The twelfth of Jon Turney’s weekly selection (introduced HERE), a beguiling piece of West coast freebop.
Bobby Bradford’s long-standing Los Angeles based ensemble the Mo’ Tet had just the one studio recording, but it’s a highlight in the great, Ornette Coleman inspired trumpeter’s rather sparse discography.
This edition of the band has two bassists. Like two drummers this is nearly always a good idea, and Roberto Miguel Miranda and Mark Dresser drive things along merrily. James Kousakis has a piercing tone on alto, and drummer-about-town Sherman Ferguson takes to this freebop session wonderfully well.
But it is Bradford who makes it. His trumpet sound has a vocal quality that brings his near Ornette-level stream of melodic invention alive. These are his tunes, and Sho’ Nuff is a good example. A neat little riff that still has a hummable twist to it, dancing over the beat – rhythm and blues here. Bradford’s gorgeous solo is followed by Kousakis, who I’m guessing is raising his game in this company, a bit of fun from the two basses, then the two horns together. All simple enough, but satisfying with it.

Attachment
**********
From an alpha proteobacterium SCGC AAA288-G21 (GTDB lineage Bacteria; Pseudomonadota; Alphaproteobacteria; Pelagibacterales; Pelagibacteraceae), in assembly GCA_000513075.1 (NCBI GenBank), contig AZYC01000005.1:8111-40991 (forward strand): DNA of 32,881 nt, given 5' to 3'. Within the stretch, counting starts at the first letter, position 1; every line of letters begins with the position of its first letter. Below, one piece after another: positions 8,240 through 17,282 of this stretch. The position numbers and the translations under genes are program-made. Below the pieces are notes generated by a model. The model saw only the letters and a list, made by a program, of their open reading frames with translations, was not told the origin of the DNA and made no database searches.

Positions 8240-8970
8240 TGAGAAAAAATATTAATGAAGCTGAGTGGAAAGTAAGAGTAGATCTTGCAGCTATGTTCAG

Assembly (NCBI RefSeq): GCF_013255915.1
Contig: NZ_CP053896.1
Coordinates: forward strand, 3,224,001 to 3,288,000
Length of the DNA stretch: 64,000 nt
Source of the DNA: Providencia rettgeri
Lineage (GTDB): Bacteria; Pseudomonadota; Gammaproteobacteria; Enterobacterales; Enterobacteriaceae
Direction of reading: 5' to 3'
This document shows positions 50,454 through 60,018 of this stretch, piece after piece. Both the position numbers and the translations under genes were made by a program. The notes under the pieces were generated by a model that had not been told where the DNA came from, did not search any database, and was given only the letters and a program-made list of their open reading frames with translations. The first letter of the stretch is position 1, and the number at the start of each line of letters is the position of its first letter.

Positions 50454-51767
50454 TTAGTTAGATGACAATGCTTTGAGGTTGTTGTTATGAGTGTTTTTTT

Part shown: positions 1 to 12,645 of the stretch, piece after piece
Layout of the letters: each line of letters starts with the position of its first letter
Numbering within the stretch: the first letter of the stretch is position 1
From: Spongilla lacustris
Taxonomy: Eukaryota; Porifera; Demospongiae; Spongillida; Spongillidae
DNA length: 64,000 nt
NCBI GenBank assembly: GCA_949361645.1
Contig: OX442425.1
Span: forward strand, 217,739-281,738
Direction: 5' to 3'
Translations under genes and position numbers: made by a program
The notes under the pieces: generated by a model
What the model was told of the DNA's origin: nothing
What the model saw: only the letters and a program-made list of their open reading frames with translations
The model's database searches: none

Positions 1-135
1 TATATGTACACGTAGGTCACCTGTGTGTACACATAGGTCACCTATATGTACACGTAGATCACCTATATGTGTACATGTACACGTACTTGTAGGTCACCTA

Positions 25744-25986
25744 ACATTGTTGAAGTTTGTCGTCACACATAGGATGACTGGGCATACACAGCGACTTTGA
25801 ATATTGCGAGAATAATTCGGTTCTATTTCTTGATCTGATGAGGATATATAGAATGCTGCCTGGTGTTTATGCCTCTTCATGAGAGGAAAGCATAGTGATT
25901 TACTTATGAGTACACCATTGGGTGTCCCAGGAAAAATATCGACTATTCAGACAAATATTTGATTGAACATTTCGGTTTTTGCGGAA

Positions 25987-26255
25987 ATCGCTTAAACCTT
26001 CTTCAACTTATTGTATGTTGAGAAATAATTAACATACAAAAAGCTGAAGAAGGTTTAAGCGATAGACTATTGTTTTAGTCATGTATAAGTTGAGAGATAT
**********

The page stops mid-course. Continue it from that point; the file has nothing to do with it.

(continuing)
It’s a sunny, outgoing record. All the tunes are somehow straightforward, but memorable, like this. Ever since this release, I’ve been on the lookout for more from him in this vein, but it’s never really shown up. So I’m grateful this particular band went into the studio at least that one time.
LINKS: Listen on Spotify
More on this recording on Jon’s Bristol Jazz Log
Read Jon’s introduction to the ’52 tracks’ series
Week Eleven: The Gardens of Harlem, Clifford Thornton and the Jazz Composer’s Orchestra